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ASUS Chromebook C200
Computer Reviews

ASUS Chromebook C200

The first Chromebook from ASUS is a constant exercise in compromise, unless you count the excellent battery life.

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I never liked Chromebooks. Despite the obvious budget-conscious advantages for everyday browsing and ease of lugging around, I couldn’t get behind the lack of computing horsepower and linear productivity. Prejudices asides, ASUS and their latest C200 Chromebook is a decent option with battery longevity – although far from perfect in every other category.

For those that didn’t know, this is one of the first official Chromebook made by ASUS. That fact alone is surprising considering their previous blitzkrieg into the world of ‘cheap computers’ with their Eee PC lineup, they basically pioneered that goldmine long ago; from the absolutely cheap to the absurdly premium.

The C200 seems to know its place in the world and comes with looks to match. The 2.5 lb chassis is a black affair that comes in plastic matte lid and a textured bottom that’s part casual, part business, and mostly a fingerprint magnet that picks up smudges on first contact. The midsection is painted aluminum and features more than enough I/O connectivity with HDMI output, USB 3.0, memory card reader (MMC/SDHC), headphone/mic jack, and the required DC power input on the left side. On the right, there’s a single USB 2.0 port and Kensington slot.

Open up the hood and you’re treated to 11.6” 1366×768 LED-backlit display that’s all gloss surface along with a sharp 720p HD web camera. The screen itself is bright and clean for any reasonable indoor environment as long as it’s viewed directly head-on; otherwise, narrow viewing angles and sheen under sunlight washes out image and color almost entirely. To compensate elsewhere, the Chiclet (island-style) keyboard feels solid even with a few omitted function keys (like Caps Lock), while the speakers nestled on the underbody sides are noticeably good for the size – if not a bit flat for music and video.

With expectations in check, the Intel 2.16GHz (2.41GHz turbo frequency) N2830 Celeron processor and 2GB of memory provide adequate performance. Booting the system is blazingly quick at less than 8 seconds’ thanks to the 16GB SSD, and runs smooth for casual Netflix and YouTube streaming to Twitter and Angry Bird juggling, just as long the web plugins are compatible. Handling voice-activated searches (“OK, Google”) from as far as 9 ft away is equally good but is occasionally sluggish for lengthy spoken subjects.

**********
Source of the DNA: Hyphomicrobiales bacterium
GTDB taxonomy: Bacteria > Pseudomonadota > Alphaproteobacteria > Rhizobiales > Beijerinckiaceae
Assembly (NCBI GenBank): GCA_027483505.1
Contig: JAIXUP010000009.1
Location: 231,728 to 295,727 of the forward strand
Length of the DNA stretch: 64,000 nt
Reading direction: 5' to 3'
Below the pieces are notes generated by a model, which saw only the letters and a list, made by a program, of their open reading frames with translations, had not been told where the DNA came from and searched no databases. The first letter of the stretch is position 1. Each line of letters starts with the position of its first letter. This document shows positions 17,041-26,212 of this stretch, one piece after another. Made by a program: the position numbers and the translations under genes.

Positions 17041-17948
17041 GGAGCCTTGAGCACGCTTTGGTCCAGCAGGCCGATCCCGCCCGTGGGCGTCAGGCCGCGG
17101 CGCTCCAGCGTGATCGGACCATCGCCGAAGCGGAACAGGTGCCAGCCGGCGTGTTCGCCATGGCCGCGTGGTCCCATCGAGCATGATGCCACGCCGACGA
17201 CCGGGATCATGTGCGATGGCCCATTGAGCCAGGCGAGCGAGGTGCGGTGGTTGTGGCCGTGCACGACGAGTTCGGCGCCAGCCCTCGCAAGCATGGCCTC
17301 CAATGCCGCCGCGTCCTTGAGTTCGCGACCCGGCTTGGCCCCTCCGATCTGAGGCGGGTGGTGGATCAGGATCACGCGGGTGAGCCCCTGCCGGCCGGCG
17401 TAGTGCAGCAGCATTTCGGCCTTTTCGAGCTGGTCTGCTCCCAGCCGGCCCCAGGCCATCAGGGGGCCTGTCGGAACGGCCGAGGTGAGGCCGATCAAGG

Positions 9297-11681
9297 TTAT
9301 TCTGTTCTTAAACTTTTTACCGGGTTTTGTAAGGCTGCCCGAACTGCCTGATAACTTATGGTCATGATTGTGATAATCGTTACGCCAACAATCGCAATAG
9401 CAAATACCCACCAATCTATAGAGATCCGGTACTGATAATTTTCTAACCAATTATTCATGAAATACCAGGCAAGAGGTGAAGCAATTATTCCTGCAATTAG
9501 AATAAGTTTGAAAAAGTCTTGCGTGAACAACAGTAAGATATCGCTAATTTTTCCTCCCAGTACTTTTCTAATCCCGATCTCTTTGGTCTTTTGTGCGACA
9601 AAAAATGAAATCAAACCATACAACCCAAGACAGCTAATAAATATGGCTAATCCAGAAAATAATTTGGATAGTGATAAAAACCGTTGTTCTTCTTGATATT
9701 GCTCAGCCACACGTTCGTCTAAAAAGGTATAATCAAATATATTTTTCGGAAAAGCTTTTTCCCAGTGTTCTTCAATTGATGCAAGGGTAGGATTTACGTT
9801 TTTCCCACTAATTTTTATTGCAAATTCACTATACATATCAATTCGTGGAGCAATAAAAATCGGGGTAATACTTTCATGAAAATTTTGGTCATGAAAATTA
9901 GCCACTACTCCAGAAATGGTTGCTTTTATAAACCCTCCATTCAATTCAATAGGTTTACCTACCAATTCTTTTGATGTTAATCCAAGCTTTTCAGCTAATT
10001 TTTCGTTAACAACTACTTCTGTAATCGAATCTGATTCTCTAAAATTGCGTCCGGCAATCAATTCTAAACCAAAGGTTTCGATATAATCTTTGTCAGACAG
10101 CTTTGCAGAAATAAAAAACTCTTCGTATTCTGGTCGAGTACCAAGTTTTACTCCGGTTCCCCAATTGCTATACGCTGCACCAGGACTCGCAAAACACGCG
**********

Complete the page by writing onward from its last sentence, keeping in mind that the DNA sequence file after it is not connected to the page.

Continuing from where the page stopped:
However, the C200 isn’t quite the champ when called for demanding multitasking duties. In the Google+ Hangouts app video conferences were often choppy, and the device slowed to a crawl under the unintentional pressure of open browser tabs and USB file folders running in the background. My advice: keep the dedicated workloads light and you should be fine.

Bluetooth and Wi-Fi access is pretty much mandatory and the C200 is only useful when in range of a Wi-Fi point. You get an on-board 802.11ac adapter, although only a/b/g/n protocols are currently enabled. The lack of WWAN (mobile broadband) on the other hand limits its true mobility.

It would be really easy to pick apart the C200 but the battery life is the sole redeeming factor here. Real-world figures lasted an awesome 10 hours and 56 minutes (from the advertised 11 hour claim) off of a full charge that includes continuous video playback and everyday time-wasting activities. Without any other recent choices to benchmark this is the longest lasting model we’ve currently tested, this is no surprise considering the efficient Bay Trail-M CPU working in tandem with the 3-cell Li-ion power plant.

Because ASUS assembled it with only the essential features in mind, the C200 Chromebook relies squarely on its phenomenal battery life in lieu of outright performance. Other entry-level competitors are more capable, but none of them can match the all-day confidence of forgoing a power outlet – which is what most people are probably after anyways.

I may not love them yet, but I’ve at least learned to acknowledge the Chromebook.

About the Author: Herman Exum